Moreover, changes in the quantity or the height of the fluid needs to be monitored in real time with more precision especially when the fluid properties are also subject to internal forces such as inertial and pressure forces.

Therefore, there is a need to develop improved method and apparatus for measuring and estimating the quantity or the height of a fluid in a mixing tank that is affected not only by external but also by internal forces. The estimation or control of such measurements should remove the effects of inherent height sensor noise as well as noise in the system created by internal and external forces that could affect the readings of the height of the mixing fluid.

SUMMARY

The present invention relates, in general, to measuring fluid, and more particularly to estimating the height or quantity of a fluid in a mixing tank while reducing noise due to internal and external forces.

In accordance with an aspect of the invention, a system for estimating a nominal height of a fluid in a mixing tank having one or more input rates and one or more output rates comprises a dynamic control device which compares a feedback estimated height of the fluid in the mixing tank with a measured height to obtain an estimation of a height error. The height error is iteratively recomputed by successively comparing the feedback estimated height of the fluid in the mixing tank with the measured height to drive the estimated height to a nominal height of the fluid in the mixing tank.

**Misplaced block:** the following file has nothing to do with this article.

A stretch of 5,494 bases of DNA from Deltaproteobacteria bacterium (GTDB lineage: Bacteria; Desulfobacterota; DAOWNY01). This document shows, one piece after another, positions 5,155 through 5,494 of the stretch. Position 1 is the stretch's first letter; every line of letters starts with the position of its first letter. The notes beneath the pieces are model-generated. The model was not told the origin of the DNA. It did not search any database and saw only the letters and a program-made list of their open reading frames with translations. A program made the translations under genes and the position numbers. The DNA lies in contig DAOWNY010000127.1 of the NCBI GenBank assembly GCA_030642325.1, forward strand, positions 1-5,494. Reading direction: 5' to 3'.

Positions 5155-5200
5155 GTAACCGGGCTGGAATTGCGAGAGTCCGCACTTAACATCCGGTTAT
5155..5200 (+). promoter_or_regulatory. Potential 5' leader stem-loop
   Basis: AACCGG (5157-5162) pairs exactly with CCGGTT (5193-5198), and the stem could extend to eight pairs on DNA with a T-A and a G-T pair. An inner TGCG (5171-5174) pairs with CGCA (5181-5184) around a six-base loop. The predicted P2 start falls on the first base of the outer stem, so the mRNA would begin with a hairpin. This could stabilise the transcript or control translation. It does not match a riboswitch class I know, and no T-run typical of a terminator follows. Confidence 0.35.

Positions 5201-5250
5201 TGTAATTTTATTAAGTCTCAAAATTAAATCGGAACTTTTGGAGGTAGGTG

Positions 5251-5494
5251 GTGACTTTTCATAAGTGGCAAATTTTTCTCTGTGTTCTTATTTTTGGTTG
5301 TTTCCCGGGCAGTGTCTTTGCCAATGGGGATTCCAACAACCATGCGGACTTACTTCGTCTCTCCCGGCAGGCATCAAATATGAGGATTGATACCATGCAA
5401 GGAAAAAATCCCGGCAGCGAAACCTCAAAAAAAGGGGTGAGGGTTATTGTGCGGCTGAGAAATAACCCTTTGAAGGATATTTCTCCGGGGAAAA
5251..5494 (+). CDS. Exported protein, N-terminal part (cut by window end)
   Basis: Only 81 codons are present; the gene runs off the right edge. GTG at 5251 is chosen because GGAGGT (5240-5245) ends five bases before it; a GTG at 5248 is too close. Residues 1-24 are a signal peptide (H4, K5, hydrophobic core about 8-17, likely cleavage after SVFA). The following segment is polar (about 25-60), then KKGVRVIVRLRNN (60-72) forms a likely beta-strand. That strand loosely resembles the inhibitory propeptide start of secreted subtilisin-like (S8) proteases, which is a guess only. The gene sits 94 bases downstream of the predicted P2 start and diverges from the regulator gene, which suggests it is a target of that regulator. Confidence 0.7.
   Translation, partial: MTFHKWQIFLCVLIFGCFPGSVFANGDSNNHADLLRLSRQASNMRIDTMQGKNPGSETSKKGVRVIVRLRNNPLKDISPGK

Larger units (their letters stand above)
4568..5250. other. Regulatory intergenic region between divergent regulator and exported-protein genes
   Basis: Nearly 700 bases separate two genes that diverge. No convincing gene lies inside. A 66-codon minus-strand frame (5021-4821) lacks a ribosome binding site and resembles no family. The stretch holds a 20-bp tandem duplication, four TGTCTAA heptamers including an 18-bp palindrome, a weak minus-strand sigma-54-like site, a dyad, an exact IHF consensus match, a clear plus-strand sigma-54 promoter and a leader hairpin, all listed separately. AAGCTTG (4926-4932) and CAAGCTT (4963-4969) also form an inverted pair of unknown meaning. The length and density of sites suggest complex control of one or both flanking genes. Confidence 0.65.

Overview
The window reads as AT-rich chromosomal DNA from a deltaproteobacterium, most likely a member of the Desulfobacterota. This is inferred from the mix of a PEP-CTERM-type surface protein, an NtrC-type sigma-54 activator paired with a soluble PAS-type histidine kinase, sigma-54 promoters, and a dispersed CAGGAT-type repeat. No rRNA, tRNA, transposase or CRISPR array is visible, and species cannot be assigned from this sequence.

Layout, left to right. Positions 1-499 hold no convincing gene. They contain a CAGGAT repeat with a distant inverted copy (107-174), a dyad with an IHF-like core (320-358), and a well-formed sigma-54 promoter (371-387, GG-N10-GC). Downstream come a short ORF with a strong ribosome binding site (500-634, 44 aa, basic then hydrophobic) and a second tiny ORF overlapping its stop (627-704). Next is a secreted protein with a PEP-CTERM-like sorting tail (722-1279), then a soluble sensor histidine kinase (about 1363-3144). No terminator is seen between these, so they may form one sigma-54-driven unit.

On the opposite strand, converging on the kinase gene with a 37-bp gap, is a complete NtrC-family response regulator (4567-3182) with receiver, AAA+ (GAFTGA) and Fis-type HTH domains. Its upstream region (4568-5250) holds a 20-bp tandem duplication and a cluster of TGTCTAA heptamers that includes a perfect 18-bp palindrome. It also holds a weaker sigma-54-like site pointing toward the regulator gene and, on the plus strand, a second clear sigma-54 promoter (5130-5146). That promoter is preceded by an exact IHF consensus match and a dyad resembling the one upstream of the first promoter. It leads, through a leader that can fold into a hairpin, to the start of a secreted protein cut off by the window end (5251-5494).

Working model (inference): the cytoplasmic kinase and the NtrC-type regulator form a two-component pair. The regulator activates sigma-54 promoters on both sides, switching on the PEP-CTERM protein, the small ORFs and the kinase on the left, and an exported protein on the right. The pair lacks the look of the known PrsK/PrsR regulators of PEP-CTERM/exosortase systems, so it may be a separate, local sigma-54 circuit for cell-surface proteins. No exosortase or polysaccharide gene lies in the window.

In accordance with another aspect of the invention, the system is used for estimating a nominal volume of a fluid in a mixing tank, regardless of the cross sectional area of the mixing tank.

In accordance with another embodiment of the invention, a system for estimating nominal fluid heights in a series of two mixing tanks having one or more input rates into the first tank, an intermediate flow rate from the first mixing tank into the second mixing tank, and one or more output rates out of the second tank. This system comprises a dynamic control device with a feedback estimated height of the fluid in the second mixing tank and a measured height of the fluid in the second mixing tank. The system further comprises a dynamic model device including an estimating function of the intermediate flow from the first mixing tank into the second mixing tank.